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N.J.’s McCarrick is named archbishop of Washington

February 16, 2011

By Staff Reporter

By Harry Keaney

New Jersey Archbishop Theodore McCarrick, whom Pope John Paul II has chosen to lead the archdiocese of Washington, D.C., has close Irish connections and a deep interest in the land of his forebears.

"His father’s family, the McCarricks, are from Sligo, and the McLaughlins, his mother’s family, came from Westmeath," according to the Archbishop McCarrick’s spokesman, Jim Goodness.

McCarrick has voiced his support for the Good Friday agreement, saying it was "not a victory for one community over the other" but a "victory for dialogue over violence, accommodation over intransigence."

But referring to challenges that still lie ahead, McCarrick added: "Americans must continue to support those in Northern Ireland who are genuinely committed to realizing the more just and peaceful future it seeks to bring about."

In Washington, a pivotal posting because it’s the country’s capital, McCarrick, who’s 70, will succeed another Irish American, Cardinal James Hickey, who is 80 and in ill health.

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Although based in Newark for the last 14 years, McCarrick is not unknown in Washington’s corridors of power. The U.S. State Department named him to a commission on international religious freedom. In Congress, he is known as a supporter of immigrants and an opponent of abortion and contraception. He is also an advocate for debt relief for poor countries.

Archbishop McCarrick, who grew up poor in New York City during the Depression, was an only child. His father, a sea captain, died of tuberculosis. His mother worked in a Bronx factory that made car parts.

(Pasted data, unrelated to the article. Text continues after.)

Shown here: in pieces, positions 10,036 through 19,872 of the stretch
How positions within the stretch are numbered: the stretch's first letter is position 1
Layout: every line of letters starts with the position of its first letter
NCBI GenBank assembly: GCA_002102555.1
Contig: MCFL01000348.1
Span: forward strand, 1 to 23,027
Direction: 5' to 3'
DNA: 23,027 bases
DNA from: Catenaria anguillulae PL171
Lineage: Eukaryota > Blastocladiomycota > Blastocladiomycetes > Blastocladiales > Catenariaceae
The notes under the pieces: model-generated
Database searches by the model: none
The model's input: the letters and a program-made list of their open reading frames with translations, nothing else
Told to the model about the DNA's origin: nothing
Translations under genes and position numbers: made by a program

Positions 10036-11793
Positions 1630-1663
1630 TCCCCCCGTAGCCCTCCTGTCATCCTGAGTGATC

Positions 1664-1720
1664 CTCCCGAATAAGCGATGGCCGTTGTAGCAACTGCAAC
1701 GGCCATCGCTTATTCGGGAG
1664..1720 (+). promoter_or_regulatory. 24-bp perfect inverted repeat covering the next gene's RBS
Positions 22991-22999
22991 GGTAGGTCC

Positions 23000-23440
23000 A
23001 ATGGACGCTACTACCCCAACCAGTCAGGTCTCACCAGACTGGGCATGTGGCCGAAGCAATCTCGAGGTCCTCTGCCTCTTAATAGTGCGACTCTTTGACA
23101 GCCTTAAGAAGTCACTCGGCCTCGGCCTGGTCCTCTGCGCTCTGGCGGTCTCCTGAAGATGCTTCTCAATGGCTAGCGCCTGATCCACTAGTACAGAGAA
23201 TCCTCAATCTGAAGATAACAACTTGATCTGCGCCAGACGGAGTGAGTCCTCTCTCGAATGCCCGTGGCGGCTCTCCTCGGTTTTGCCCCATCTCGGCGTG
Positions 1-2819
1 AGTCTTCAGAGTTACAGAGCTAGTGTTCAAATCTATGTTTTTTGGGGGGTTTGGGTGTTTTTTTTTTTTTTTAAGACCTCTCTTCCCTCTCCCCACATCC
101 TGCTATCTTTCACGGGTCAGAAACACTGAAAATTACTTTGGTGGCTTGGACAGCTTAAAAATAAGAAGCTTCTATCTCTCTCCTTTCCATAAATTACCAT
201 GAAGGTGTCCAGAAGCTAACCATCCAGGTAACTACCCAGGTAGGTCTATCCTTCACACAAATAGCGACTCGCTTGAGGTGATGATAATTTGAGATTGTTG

He attended Fordham Preparatory School and Fordham University and studied for the priesthood at St. Joseph’s seminary in Yonkers. He speaks five languages.

In 1996, Bishop Thomas Finnegan of Killala, which covers much of County Mayo, conferred an honorary doctorate in theology on McCarrick during a ceremony in St. Patrick’s College, Maynooth. On that occasion, Finnegan said that despite McCarrick’s heavy schedule, he had "found time to make many visits" to both Sligo and Westmeath.

The archdiocese of Washington, with more than half a million Catholics and 140 parishes in the District of Columbia and five Maryland counties, is smaller in size but larger in stature than the archdiocese of Newark. Newark is the seventh-largest archdiocese in the United States, with about 1.3 million Catholics and 235 parishes.

McCarrick will be installed in ceremonies in Washington on Jan. 3 and 4.

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